Shaoxing, Home of Rice Wine
Rice wine is a beige or brown alcoholic drink. The color is the result of chemical reactions between sugar and amino acid, or comes from caramel.
Shaoxing people prefer rice wine, which is lower in alcohol and mellower. "Good rice wine can be shelved for 10, 20 or 50 years, and it grows better with the passage of time. But inferior brews have a short life span," said a local brew master whose favourite is 10-year old rice wine. "After a decade all flavours – sourness, sweetness and fragrance – have fully mellowed and been perfectly mixed and finely soaked by the liquid. Take a sip, whisk it around the mouth before letting it down the throat. That's real enjoyment."
Jianhu Lake, 10 minutes drive from Shaoxing, supplies water for all rice wine producers in the city. Regardless of its shrinking size over the past decades, the quality of its water is largely intact. To illustrate the superiority of Jianhu water, Pan Xinxiang, director of Pagoda Brand Rice Wine Co., Ltd., flipped a coin into a glass of water from Jianhu Lake. The glass was full to the brim. The water surface rose, but not a single drop spilled over the brim. Pagoda is one of the few rice wine breweries that still adhere to traditional manual production. That's why its products have long been ordered by choosy Japanese importers.
According to Mr. Pan, hand-made rice wine excels machine-made brew, because its fermentation is done in natural conditions, overseen by experienced brew masters who closely monitor every step of the process, and make adjustments accordingly.
Gao Xiushui is such a brew master, nicknamed Brew Mind by locals. He started the career as a 16-year-old apprentice and has been in the trade for over 30 years. "Till today I never dared boast that I made the best liquor." For the water, rice and weather vary year to year. "In a cold winter, the period of fermentation has to be longer, and when temperatures are higher, the time has to be shorter," Gao explained, adding, "For the past 30 years I cannot remember any year when the temperature was the same as the previous year, so that I could repeat exactly what I had done earlier." Gao relies on his instinct, attributing every successful year to the "blessing of Heaven."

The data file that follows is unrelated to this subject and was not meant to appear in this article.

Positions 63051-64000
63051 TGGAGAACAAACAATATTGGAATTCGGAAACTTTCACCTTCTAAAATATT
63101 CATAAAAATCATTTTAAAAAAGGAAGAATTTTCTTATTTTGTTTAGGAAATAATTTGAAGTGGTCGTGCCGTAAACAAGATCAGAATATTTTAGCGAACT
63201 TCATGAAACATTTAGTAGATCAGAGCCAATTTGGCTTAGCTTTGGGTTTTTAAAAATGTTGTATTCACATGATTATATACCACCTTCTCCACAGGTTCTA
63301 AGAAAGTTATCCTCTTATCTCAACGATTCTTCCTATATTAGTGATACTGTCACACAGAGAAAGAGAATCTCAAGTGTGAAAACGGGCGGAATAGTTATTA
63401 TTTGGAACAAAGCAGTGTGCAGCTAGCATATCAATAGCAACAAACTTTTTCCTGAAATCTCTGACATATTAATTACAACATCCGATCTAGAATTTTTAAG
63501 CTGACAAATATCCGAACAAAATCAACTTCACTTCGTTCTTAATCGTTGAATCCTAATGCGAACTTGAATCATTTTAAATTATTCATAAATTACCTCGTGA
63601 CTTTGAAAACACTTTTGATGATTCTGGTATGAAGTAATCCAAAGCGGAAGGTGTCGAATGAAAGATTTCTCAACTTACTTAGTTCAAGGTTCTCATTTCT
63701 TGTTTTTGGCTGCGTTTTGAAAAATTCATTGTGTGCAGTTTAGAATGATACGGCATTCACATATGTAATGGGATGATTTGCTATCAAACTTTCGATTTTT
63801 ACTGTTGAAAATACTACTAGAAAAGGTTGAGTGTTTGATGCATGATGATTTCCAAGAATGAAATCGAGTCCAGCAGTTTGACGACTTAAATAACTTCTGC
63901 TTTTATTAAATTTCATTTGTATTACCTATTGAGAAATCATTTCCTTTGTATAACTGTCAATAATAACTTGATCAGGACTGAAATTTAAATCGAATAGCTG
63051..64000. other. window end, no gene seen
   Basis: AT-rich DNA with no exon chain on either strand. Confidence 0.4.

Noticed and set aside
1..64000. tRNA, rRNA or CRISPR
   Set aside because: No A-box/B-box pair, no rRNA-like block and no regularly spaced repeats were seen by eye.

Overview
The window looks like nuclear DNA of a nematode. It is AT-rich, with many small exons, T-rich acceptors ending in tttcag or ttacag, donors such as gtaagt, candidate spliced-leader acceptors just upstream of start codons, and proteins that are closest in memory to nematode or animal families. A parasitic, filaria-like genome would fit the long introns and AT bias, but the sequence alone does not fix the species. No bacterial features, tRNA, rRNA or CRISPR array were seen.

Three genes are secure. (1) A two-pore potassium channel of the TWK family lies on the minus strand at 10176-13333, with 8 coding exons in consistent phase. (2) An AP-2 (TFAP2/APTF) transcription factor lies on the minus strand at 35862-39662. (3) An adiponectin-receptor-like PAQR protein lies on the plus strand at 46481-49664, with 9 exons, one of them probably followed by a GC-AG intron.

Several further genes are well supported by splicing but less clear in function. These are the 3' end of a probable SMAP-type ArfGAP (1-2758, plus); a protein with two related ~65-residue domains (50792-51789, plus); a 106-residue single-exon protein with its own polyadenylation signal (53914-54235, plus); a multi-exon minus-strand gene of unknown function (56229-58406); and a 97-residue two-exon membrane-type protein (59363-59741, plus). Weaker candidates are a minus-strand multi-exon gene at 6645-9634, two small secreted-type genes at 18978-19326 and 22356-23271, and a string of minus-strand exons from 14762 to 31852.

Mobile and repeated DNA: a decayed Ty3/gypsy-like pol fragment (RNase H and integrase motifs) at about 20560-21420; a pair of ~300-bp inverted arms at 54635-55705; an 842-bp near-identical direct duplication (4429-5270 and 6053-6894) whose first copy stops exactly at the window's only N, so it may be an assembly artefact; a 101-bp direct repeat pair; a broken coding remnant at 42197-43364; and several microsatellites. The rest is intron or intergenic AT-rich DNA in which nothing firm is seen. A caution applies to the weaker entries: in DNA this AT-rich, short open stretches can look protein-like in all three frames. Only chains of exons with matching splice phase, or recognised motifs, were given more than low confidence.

Dongpu is a town 30 minutes' drive from Shaoxing. It was a brewing center a century ago. Though distillery workshops can no longer be seen today, the tradition of home brewing has continued, and the sight of elders sipping from coarse clay bowls is not uncommon.
Old distilleries have been converted into civil residences, including that of Qing revolutionary Xu Xilin (1873-1907). Stacks of liquor jars still adorn his yard. Every family makes a dozen jars of rice wine every year. They are sealed and stored for one or two years before being served. This milky home brew is free of caramel, but exudes a smell as inviting as those brews manufactured by professional hands.